It has long been understood that Massachusetts that the Commonwealth cannot meet its renewable energy goals with solar power alone. Solar is great, but really ratcheting up the percentage of energy supplied by renewable sources is going to take a big commitment to wind. In fact, Governor Patrick announced a goal of 2,000 MW of wind on- and off-shore in Massachusetts by 2020. There are currently 17 MW of wind power in Massachusetts.
Everyone knows the permitting travails – now, hopefully, over – that Cape Wind has faced. It is less known that on-shore wind has not been any easier to develop in Massachusetts. Yesterday, in Ten Local Citizen Group v. New England Wind, the Supreme Judicial Court released a major on-shore wind project from permitting appeal purgatory. The New England Wind project (perhaps still better known as Hoosac Wind) in Florida and Monroe, Massachusetts, was proposed in 2003. Not uncommonly for projects of this sort, the appeal that delayed project implementation had nothing to do with the merits of on-shore wind. It was an appeal over wetlands approvals needed for a gravel access road. By the time MassDEP issued a Superseding Order of Conditions, the opponents requested an adjudicatory hearing, the hearing was held, the ALJ issued a 78-page recommended decision rejecting the permit, the Commissioner issued a 31-page final decision affirming the permit and rejecting the ALJ’s recommended decision, the Superior Court affirmed the Commissioner, and the SJC affirmed the Superior Court, it was July 6, 2010.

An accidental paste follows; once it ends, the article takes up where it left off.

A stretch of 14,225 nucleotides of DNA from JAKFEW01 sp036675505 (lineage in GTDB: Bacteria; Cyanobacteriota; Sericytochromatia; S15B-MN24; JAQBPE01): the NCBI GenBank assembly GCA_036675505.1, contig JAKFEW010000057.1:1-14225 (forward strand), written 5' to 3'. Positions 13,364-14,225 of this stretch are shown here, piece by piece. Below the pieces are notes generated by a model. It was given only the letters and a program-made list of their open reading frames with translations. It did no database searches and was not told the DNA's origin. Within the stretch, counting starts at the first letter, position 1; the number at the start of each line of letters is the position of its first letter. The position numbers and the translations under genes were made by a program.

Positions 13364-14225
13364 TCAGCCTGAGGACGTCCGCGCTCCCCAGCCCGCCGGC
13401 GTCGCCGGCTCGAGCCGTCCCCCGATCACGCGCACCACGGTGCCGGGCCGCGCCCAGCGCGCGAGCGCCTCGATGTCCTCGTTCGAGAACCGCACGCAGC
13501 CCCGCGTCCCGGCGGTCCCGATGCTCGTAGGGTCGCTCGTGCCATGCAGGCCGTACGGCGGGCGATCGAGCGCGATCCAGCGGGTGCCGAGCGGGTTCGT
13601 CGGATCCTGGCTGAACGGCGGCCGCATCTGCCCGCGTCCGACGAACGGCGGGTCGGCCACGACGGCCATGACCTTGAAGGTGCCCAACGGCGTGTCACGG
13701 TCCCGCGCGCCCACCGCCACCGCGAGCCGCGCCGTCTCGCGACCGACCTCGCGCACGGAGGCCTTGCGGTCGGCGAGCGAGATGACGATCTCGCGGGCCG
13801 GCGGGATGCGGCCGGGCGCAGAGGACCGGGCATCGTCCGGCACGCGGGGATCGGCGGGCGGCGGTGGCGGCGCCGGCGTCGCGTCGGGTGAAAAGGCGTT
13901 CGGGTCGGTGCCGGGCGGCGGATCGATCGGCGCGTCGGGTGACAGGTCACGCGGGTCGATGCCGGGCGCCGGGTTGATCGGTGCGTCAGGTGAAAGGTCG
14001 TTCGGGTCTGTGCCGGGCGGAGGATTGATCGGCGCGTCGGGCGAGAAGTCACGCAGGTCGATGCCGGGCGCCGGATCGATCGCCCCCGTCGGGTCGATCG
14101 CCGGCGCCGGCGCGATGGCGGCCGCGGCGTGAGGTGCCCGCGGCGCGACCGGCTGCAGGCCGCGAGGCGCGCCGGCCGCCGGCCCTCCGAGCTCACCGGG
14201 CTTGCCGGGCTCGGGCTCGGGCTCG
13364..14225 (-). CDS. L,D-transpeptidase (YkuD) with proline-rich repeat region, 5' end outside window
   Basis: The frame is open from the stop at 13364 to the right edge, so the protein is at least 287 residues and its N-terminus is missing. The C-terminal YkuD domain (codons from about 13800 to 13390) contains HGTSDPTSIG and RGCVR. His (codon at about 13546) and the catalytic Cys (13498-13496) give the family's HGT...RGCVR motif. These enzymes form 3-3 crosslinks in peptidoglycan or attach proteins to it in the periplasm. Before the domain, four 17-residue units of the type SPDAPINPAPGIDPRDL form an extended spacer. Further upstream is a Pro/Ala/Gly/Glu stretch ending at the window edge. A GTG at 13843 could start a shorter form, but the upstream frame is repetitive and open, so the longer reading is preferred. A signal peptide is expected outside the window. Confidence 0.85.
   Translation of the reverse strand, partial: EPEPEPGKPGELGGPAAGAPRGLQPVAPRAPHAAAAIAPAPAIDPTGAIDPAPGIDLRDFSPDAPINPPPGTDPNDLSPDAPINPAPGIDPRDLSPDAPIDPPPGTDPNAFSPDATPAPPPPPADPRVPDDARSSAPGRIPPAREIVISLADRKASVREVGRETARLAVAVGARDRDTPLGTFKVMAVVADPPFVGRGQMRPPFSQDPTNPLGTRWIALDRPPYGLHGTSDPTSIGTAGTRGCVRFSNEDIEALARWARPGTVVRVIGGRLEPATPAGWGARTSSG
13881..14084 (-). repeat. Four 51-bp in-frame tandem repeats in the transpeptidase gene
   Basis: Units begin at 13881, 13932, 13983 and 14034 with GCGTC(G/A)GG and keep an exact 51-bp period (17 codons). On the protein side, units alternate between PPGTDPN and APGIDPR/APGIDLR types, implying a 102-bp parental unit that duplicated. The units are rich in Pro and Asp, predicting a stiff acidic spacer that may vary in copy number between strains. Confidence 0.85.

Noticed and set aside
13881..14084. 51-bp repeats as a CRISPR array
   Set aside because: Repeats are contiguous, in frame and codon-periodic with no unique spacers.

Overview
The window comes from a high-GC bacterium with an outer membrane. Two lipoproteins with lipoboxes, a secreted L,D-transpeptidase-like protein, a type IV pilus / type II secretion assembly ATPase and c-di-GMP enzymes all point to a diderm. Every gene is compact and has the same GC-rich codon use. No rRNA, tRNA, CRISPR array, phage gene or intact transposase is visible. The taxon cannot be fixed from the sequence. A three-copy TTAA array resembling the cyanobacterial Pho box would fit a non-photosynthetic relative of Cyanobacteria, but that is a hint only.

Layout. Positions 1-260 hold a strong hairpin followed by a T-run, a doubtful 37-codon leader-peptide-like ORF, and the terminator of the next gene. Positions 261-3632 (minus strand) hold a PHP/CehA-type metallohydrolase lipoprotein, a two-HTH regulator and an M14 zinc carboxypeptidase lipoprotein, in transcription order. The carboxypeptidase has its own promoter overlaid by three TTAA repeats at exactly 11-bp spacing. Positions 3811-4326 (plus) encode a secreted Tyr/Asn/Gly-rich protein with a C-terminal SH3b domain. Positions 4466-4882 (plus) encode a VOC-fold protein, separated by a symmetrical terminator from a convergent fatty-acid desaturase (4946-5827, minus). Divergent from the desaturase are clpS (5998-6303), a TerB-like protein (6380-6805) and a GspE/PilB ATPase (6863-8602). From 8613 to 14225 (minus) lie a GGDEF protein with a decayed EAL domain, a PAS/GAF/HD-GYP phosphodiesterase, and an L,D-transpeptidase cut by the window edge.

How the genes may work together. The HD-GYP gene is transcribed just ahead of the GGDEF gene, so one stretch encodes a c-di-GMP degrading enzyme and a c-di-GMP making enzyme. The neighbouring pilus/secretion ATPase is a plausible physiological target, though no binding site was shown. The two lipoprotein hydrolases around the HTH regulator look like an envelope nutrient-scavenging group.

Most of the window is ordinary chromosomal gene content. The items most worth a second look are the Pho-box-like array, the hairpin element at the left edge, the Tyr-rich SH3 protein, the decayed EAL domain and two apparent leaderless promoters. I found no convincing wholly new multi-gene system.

I don’t know about you, but I’m out of breath just typing this history. There has to be a better way. It’s certainly safe to say that if wind projects – wherever located – take 7 or 8 years to permit, it’s going to be 2120, not 2020, before we have 2,000 MW of wind in Massachusetts. As some readers will be aware, the Administration has been supporting legislation to facilitate siting of wind power facilities in Massachusetts, but it hasn’t been enacted yet and the forces that make it difficult to obtain final permits in Massachusetts go far beyond the issues that would be addressed by the wind siting legislation.
For the lawyers among my readers, the decision breaks little ground. Yes, the Commissioner of DEP has considerable discretion in interpreting her own regulations. No, the ALJs who hear adjudicatory appeals and make recommended decisions are not entitled to any deference.